ATLANTA (March 16, 2017) – Smith, Gambrell & Russell, LLP (SGR) is pleased to announce the firm’s client, the National Grange of the Order of Patrons of Husbandry (National Grange), a national non-profit fraternal organization promoting the economic and political well-being of the community and agriculture, has secured another victory that will significantly advance its collection efforts for a $144,715.70 attorney fee award owed by the California Guild.
On March 9, 2017, Judge Shubb of the Eastern District of California granted the National Grange’s Motion for Assignment Order, holding that that membership dues owed by the Guild’s 83 local chapters and loan repayments from four local chapters are to be paid directly to the National Grange to satisfy the attorney fee award.
The basis of the National Grange’s attorney fee award is the Guild’s “deliberate and willful” violation of the court’s September 2015 injunction order, which prohibited the Guild from using the name and mark GRANGE in any manner. Shortly after the court issued its attorney fee award determination in September 2016, the Guild filed a declaration with the court alleging that it was unable to comply with the court’s order because “most” of its funds were subject to a preliminary injunction issued in a related state court action.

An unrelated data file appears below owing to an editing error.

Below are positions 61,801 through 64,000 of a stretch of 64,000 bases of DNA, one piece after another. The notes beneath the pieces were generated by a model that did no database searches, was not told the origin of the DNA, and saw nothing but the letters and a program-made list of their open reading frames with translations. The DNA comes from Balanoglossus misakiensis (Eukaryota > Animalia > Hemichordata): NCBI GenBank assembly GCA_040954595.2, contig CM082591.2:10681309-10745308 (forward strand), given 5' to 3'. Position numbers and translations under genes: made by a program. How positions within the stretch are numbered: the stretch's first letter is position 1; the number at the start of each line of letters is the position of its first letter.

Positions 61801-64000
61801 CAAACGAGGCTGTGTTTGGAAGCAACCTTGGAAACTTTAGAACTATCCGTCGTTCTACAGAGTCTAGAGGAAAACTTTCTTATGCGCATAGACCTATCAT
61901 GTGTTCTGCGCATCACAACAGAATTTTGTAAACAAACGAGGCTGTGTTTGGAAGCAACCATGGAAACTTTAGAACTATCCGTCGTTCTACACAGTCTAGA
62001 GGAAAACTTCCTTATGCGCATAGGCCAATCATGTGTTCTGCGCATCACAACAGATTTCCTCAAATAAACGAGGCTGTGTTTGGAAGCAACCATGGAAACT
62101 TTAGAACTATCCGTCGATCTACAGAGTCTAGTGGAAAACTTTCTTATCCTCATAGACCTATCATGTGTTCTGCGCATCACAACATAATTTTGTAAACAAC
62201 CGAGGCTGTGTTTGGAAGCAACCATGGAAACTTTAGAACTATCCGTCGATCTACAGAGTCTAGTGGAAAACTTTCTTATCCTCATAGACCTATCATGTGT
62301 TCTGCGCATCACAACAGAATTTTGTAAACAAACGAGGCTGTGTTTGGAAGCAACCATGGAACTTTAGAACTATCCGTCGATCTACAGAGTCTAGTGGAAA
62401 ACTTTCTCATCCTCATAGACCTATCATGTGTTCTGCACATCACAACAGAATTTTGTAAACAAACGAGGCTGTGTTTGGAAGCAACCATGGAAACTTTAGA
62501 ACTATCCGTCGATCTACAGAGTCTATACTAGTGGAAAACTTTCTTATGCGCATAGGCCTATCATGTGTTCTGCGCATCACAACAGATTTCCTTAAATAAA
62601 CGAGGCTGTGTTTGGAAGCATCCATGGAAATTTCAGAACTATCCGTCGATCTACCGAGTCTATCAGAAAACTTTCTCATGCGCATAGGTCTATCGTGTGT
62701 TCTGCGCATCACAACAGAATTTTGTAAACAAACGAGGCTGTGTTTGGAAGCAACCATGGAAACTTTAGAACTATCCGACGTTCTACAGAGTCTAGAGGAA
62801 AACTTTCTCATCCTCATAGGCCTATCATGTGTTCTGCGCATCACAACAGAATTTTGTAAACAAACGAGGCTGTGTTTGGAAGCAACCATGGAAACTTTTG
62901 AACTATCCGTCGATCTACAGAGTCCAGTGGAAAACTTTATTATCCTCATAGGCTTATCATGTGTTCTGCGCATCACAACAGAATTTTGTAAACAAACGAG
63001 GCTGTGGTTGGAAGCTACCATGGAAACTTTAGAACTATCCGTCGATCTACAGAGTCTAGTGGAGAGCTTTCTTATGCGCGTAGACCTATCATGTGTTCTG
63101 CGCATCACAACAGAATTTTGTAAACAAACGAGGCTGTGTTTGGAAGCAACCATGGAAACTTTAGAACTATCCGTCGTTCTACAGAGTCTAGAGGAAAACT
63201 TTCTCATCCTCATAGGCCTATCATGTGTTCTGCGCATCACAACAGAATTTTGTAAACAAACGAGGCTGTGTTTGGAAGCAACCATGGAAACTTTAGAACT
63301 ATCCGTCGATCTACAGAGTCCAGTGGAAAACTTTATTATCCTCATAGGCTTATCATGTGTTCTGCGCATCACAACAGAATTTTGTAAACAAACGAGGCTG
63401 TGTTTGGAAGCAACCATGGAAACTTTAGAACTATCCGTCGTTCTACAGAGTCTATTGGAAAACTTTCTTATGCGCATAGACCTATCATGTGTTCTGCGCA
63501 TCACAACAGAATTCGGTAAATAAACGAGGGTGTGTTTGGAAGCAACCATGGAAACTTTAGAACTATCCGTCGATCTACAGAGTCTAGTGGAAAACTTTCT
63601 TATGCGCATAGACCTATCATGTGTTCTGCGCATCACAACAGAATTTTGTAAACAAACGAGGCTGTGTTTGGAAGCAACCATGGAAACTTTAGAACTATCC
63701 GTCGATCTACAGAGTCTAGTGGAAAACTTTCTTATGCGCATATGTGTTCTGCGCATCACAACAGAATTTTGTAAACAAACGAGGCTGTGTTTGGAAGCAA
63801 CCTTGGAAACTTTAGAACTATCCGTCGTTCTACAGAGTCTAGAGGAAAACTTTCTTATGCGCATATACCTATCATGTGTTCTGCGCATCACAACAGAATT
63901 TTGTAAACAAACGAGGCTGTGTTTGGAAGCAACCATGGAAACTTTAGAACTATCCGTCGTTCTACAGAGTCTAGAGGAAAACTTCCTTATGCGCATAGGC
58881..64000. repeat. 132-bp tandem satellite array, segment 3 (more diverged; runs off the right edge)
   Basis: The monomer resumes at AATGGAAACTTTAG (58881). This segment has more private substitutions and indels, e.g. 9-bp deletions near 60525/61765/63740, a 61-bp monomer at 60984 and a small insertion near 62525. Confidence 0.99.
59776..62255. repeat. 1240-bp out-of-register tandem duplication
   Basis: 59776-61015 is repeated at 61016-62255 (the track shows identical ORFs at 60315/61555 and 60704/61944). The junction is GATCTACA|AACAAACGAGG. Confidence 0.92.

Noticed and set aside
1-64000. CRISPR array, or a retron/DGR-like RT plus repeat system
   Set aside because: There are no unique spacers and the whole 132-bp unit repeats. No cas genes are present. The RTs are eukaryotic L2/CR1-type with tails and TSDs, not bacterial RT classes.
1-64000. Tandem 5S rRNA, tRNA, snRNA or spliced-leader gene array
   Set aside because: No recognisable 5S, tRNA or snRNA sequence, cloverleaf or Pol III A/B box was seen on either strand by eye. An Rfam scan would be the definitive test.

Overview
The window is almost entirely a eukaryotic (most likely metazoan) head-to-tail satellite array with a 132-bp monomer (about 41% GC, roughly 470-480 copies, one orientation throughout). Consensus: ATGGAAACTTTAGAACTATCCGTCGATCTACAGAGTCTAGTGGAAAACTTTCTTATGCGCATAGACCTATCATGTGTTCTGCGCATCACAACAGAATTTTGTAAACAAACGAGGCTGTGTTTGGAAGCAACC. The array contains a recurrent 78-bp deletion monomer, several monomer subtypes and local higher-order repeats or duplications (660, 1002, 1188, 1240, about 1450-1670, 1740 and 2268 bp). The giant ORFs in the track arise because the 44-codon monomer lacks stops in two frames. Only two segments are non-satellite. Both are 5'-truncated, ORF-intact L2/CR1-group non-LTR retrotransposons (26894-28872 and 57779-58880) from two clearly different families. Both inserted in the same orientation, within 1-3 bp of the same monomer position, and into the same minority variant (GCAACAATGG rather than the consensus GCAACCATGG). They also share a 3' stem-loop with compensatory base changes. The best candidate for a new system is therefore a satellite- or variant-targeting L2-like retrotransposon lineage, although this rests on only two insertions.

Because the Guild continues to receive funds from its local chapters that could be used to satisfy the National Grange’s award, the National Grange moved for an assignment order, a mechanism where the court requires payments due to the judgment debtor – in this case the Guild – to be assigned (paid) to the judgment creditor, the National Grange. The National Grange’s motion requested all membership dues and loan repayments not otherwise subject to the state court’s preliminary injunction due to the Guild to be assigned to the National Grange. The court found that these funds are “sufficiently concrete source[s] of payment” and should go towards National Grange’s attorney fee award.
The Guild argued that imposition of the assignment order would put the organization out of operation, but the court dismissed this argument, holding that this “is not in itself an adequate reason to deny [the National Grange’s] Motion.” Similarly, the court discounted the Guild’s argument that an assignment order could not be issued against a nonprofit corporation, noting that it was not aware of any authority that would make the Guild exempt.
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